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Grant, Michael (1914–2004), numismatist and ancient historian, was born on 21 November 1914 at 18 Victoria Grove, Kensington, London, the only son of Lieutenant-Colonel Maurice Harold Grant (1872–1962), army officer, journalist, and art historian, and his wife, Muriel Ethel Fanny, née Jorgensen (1877/8–1981). His father had served in the South African War and written part of its official history, and then covered the Balkan wars for the Daily Mail. During the First World War he commanded a battalion in France. In later life he took up art history, and published a series of dictionaries of British artists, including one of British medallists; he served for many years on the council of the British Numismatic Society. Grant's mother was of Danish origin. After an unhappy stay at a prep school, The Grange, Surrey, Grant went to Harrow School, where he captained his house at cricket and spent three years in the sixth form, taught by the headmaster, Cyril Norwood, and by E. V. C. Plumptre. He went up to Trinity College, Cambridge, to read classics in 1933, where after wasting his first year he settled down, and won a number of awards including the Craven studentship. As a research student he conducted the research for a thesis later published as From Imperium to Auctoritas: a Historical Study of Aes Coinage in the Roman Empire, 49 BCAD 14 (1946), which was innovative in looking at coinages from outside Rome. He became a fellow of Trinity in 1938. He remained interested in numismatics throughout his life, and built up a collection of some 700 Roman coins, which later passed to the Fitzwilliam Museum in Cambridge.

Soon after the outbreak of the Second World War in 1939 Grant went into military intelligence and served as a duty officer at the War Office. After a short spell in Paris he was transferred in 1940 to the British Council in Turkey, where he remained for the rest of the war. In 1944 he married Anne-Sophie Beskow, from Norrköping in Sweden; they had two sons, Patrick and Antony. In 1945 Grant returned to London as deputy director of the European division of the British Council, in which capacity he travelled in Austria, Hungary, and Germany.

In 1948 Grant returned to Cambridge for a year, but soon left to be professor of humanity (Latin) at Edinburgh University, a post which he held until 1959, with an interval of two years (1956–8) spent as the first vice-chancellor of the University of Khartoum. During this period he produced four books on coins, and also not only a valuable study, Aspects of the Reign of Tiberius (1950), but the first two of his general surveys, Ancient History (1952) and Roman Literature (1954), both greatly superior to all the works of this kind available at that time. From 1959 until 1966 he was vice-chancellor of Queen's University, Belfast. There he had to face grave problems arising from the political situation. Some time after his days at Belfast he expressed the view that Britain should withdraw its troops from Northern Ireland. During this period he brought out four books, including Myths of the Greeks and Romans (1962), then the best such treatment of the subject for the general public.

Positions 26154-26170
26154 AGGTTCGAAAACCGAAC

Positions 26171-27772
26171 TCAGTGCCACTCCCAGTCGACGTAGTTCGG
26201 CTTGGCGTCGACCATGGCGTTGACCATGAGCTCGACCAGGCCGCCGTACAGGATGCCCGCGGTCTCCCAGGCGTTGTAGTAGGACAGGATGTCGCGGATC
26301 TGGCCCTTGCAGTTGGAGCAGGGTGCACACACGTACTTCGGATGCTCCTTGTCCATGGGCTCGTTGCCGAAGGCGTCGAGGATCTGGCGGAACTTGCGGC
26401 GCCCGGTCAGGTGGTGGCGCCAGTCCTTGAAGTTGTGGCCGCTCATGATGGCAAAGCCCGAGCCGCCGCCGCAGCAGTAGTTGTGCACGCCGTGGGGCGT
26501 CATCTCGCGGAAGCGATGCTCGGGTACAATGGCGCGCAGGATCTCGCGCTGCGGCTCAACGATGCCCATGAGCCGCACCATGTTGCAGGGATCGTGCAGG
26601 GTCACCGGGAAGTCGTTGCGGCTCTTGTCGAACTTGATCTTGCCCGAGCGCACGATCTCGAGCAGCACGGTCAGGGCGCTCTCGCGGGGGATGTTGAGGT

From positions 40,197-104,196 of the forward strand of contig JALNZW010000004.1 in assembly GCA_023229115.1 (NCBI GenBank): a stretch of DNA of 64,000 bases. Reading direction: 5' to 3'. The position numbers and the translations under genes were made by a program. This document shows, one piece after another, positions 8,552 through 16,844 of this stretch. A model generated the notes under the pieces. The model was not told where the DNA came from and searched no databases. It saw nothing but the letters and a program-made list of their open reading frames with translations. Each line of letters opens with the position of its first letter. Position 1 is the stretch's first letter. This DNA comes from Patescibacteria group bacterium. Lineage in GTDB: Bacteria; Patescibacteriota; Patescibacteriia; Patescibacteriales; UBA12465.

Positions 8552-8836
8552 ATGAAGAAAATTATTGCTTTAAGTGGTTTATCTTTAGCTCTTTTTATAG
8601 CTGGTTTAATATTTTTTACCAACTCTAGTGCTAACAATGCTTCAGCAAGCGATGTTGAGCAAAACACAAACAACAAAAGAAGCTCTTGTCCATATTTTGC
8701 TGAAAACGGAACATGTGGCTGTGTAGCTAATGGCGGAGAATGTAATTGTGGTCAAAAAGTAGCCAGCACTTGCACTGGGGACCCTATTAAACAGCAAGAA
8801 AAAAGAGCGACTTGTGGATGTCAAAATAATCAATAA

In 1966 Grant bought from Paolo Rossi, then the Italian minister of education, a delightful sixteenth-century house at Gattaiola, near Lucca in Tuscany. Lucca was the place where in 56 BC Caesar, Pompey, and Crassus had held a famous conference; it has Etruscan remains, and an amphitheatre of the late first century AD. There Grant continued to produce valuable work, notably The Gladiators (1967), The Ancient Mediterranean (1969), Roman Myths (1971), and Who's Who in Classical Mythology (with John Hazel, 1973), which won the Prima Latina. He wrote numerous biographies, including of Cleopatra, Herod the Great, and Nero, as well as of Jesus Christ, St Peter, St Paul, and Constantine the Great. He published excellent translations of the Annals of Tacitus, and of several of Cicero's speeches and letters. His autobiography, My First Eighty Years (1994), was admirably written. The long succession of his works ended with Sick Caesars in 2000. He served as president of the Virgil Society (1963–6) and the Classical Association (1978–9). He was appointed OBE in 1946, and advanced to CBE in 1958.

Grant was a man of rare personal charm, and to visit him at his Italian home was a delightful experience, much as it made his many friends regret his absence from England, to which he returned only shortly before his death. No scholar of his time did more to arouse and to satisfy the interest of the general reading public in the ancient world. He died on 4 October 2004 at St George's Hospital, Tooting, London, of respiratory failure and pneumonia, and was survived by his wife, Anne-Sophie, and their two sons.

Hugh Lloyd-Jones


M. Grant, My first eighty years (1994) · Daily Telegraph (8 Oct 2004) · The Times (13 Oct 2004) · WW (2004) · personal knowledge (2007) · private information (2007) · b. cert. · d. cert.


obituary photographs